Used longer, Roche`s Avastin helps ovarian cancer
Long-term use of Swiss drugmaker Roche Holding AG`s Avastin, in combination with chemotherapy, helped women with advanced ovarian cancer.
Chicago: Long-term use of Swiss drugmaker Roche Holding AG`s Avastin, in combination with chemotherapy, helped women with advanced ovarian cancer live longer without their cancer getting worse, according to results from a new study.
The trial, funded by the National Cancer Institute, found that women who received Avastin and chemotherapy, followed by "maintenance" use of Avastin, had a 39 percent improvement in the likelihood of living without the cancer worsening, compared with chemotherapy alone.
Women who continued Avastin, following Avastin and chemo, lived for an average of 14.1 months without cancer growth, compared with 10.3 months for women on chemo alone.
Patients who did not stay on Avastin did not do significantly better in the trial -- which enrolled 1,837 patients -- than those treated only with chemotherapy.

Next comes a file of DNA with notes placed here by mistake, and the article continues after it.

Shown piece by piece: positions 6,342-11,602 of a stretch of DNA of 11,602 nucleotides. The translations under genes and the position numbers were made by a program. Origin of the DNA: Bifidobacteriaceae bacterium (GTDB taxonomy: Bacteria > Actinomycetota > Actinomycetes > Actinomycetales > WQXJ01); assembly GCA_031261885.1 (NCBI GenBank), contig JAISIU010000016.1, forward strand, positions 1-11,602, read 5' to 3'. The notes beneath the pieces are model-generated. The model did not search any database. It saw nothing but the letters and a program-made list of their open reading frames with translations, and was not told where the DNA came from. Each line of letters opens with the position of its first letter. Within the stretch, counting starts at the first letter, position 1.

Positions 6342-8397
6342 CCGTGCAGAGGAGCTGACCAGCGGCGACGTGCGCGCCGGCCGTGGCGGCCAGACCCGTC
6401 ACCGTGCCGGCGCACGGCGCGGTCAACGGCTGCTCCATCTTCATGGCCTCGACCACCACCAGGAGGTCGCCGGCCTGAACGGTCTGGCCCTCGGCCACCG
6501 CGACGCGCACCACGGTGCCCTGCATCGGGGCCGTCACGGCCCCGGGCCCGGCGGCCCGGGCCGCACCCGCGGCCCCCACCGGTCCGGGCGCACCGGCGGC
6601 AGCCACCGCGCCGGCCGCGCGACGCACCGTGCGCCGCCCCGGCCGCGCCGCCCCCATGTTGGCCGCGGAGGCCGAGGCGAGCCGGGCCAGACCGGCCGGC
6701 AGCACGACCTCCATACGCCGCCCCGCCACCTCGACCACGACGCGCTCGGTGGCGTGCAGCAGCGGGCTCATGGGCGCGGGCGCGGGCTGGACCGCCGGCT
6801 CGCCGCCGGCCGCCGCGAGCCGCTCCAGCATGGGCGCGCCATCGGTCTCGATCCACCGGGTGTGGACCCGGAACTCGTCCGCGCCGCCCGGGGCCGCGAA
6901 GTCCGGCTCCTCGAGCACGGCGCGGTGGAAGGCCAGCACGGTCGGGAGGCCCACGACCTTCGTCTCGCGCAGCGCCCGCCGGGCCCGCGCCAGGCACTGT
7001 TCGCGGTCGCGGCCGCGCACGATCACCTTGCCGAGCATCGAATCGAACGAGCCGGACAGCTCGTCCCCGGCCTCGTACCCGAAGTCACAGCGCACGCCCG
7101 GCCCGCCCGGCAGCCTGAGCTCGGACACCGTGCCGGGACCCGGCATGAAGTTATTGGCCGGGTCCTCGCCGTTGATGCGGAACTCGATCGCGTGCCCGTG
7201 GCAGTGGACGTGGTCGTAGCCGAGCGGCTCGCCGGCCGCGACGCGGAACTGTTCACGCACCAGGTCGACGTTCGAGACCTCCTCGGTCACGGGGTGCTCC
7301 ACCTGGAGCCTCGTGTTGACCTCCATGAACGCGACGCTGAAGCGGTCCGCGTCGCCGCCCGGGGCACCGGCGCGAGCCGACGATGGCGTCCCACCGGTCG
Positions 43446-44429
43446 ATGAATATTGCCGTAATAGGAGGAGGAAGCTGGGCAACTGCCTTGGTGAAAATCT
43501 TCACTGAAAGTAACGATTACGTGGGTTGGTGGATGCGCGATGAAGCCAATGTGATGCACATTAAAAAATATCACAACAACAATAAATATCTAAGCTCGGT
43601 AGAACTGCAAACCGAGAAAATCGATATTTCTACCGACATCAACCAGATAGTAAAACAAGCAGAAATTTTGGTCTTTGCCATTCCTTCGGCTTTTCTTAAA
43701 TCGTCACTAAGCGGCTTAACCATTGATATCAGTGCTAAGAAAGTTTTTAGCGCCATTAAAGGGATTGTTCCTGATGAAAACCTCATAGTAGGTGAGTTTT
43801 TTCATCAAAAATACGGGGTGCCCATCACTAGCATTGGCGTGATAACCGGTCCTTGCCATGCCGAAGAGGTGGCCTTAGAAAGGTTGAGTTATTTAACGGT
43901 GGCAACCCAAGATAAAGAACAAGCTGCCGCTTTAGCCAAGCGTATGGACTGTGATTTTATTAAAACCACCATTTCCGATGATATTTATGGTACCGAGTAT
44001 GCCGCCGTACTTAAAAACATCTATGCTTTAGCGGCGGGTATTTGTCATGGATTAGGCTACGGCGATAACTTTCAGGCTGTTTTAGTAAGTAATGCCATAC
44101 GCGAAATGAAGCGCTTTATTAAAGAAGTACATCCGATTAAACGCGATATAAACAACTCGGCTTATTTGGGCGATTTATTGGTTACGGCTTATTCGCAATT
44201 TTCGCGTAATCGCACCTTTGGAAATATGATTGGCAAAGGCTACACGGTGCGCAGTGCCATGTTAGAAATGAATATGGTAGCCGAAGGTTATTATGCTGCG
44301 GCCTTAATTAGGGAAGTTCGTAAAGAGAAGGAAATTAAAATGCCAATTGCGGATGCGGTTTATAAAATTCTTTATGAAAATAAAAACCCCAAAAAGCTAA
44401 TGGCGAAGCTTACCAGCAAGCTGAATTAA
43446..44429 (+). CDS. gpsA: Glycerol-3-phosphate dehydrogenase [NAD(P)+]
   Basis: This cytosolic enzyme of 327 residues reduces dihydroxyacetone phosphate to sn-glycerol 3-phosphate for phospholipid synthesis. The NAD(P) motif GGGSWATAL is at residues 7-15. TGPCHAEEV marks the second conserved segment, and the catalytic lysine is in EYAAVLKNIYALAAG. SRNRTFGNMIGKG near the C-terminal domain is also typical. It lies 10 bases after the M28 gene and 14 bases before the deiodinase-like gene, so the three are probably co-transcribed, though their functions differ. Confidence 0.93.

Avastin, which starves tumors of blood supply, is already a key weapon in the fight against colon, lung, breast and other cancers, but it has stumbled at key hurdles this year, failing in late-stage stomach and prostate cancer studies.
The drug is the first targeted therapy to show a benefit in ovarian cancer, one of the most deadly types of the disease.
"We do need to learn more about what is the effect of using this agent on overall survival," said Dr. Robert Burger, director of the women`s cancer center at Fox Chase Cancer Center in Philadelphia, Pennsylvania.
Women treated with Avastin had higher rates of side effects, including high blood pressure and gastrointestinal problems, than patients getting chemotherapy alone.
Some 230,000 women are diagnosed with ovarian cancer each year worldwide and nearly 70 percent of women with advanced disease die within five years, according to Roche.
The company, which announced in February that the ovarian cancer trial had succeeded, has estimated that use of Avastin in ovarian cancer could add another 1 billion Swiss francs ($865 million) to sales.
The world`s largest maker of cancer drugs is looking to expand the reach of Avastin, which had sales of 6.2 billion francs in 2009 and could become the world`s top selling drug by 2014 with sales of some $9 billion a year.